IOWA STATE UNIVERSITY — The aerospace engineering department is entering the second phase of its $58,000 NASA-funded project, which could make space travel more economical.
John Tannehill, professor of aerospace engineering and engineering mechanics, is in charge of the project.
His team is looking for ways to make the scramjet engine, a type of supersonic combustion engine, perform better.
Scramjet engines use air in the earth’s atmosphere to propel vehicles, which Tannehill said makes them a very efficient form of thrust.
The problem, Tannehill said, is that at higher altitudes, there is less air to push through the engine and at supersonic speeds it is hard to keep this air burning.
Tannehill said space travel currently costs $10,000 for every pound of additional weight on board the shuttle, not including the shuttle itself.
NASA is trying to reduce the price to $1,000 per pound by using a reusable launch vehicle.
Tannehill is working with Manohari Ramesh, graduate student in aerospace engineering and engineering mechanics and Hiromasa Kato, graduate assistant in aerospace engineering and engineering mechanics, on using magneto hydrodynamics to solve the problem.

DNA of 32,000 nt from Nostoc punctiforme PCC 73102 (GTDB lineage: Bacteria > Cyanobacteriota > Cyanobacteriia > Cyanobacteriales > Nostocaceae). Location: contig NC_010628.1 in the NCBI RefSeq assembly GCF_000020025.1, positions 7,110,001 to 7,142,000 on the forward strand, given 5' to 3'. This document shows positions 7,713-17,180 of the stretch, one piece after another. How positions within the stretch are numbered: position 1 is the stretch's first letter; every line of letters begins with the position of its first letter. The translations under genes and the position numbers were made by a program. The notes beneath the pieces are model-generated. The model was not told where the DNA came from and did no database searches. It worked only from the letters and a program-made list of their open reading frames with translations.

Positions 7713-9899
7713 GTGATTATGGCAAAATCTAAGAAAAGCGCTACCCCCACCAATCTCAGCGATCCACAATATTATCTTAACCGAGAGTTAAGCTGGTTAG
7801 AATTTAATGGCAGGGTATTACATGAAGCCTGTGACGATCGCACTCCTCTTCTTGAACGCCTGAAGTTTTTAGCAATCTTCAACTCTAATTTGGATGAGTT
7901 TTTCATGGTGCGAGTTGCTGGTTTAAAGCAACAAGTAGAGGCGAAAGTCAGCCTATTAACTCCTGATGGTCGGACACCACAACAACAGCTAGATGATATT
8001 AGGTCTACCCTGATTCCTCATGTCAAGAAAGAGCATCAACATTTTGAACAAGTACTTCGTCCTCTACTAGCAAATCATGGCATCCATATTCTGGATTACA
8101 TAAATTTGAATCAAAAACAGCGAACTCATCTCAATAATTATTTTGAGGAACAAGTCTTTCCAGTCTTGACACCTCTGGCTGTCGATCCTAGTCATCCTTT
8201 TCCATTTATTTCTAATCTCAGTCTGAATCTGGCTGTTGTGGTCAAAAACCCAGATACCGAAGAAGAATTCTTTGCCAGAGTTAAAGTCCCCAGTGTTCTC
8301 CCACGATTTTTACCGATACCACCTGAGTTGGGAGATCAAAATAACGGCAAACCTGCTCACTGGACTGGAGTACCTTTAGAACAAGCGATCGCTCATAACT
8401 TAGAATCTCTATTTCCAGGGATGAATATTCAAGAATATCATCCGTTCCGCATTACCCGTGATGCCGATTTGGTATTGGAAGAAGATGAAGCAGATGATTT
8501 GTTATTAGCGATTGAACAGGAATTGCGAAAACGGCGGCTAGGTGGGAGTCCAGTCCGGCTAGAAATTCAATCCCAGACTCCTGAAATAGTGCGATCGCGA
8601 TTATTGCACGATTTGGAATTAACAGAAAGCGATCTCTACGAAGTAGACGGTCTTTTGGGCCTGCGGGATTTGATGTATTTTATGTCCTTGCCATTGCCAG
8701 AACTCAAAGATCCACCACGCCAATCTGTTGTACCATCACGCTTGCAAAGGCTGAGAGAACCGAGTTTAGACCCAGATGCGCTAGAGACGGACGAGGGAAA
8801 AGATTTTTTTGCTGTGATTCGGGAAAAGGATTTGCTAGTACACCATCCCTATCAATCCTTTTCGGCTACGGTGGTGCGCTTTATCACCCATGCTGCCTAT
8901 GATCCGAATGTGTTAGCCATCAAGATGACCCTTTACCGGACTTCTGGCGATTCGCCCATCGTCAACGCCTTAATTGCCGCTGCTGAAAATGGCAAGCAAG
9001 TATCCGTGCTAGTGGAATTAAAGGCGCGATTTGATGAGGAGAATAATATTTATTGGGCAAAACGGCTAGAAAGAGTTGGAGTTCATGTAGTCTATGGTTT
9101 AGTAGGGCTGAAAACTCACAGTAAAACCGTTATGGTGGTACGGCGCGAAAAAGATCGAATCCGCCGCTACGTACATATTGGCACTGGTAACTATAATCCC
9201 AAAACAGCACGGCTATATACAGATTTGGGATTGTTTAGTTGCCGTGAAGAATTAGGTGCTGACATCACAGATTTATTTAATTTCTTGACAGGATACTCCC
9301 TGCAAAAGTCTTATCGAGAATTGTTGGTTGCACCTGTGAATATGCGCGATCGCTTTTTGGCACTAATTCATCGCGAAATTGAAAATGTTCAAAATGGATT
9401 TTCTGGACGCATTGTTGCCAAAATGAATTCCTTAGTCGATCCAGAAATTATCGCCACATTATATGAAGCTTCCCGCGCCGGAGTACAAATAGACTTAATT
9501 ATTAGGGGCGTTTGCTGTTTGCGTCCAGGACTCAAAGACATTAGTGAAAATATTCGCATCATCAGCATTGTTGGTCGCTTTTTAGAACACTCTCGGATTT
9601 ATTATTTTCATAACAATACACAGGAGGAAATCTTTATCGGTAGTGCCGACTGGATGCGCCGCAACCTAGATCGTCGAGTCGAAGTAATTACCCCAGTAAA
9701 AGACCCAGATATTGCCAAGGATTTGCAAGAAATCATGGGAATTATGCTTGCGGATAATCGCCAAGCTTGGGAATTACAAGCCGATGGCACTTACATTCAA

The magneto hydrodynamic form would give NASA the ability to send up a vehicle that can come back to earth, refuel and return to space, much like refueling an airplane.
Ramesh, who also worked with Tannehill on phase one of the project, said the group has already found a new, highly efficient code to compute the way air flows at supersonic speeds.
“Now we’re seeing if using magnets to alter fluid flow would make it more efficient to travel at higher speeds,” Ramesh said.
Tannehill said magneto hydrodynamics is not a new concept.
“The [magneto hydrodynamic] energy bypass system originated in Russia, and some believe that it is currently being employed in a Russian hypersonic vehicle,” he said.
Tannehill said even if NASA chooses not to use the scramjet engine, it could be put to use in other flying vehicles, such as military fighter jets.
He said NASA chose Iowa State because of the university’s long history of pioneering, teaching and research in computational fluid dynamics since the mid 1960s.
The project started May 1, 2000, and will end April 30, 2002, but Tannehill hopes to get the contract renewed for further research.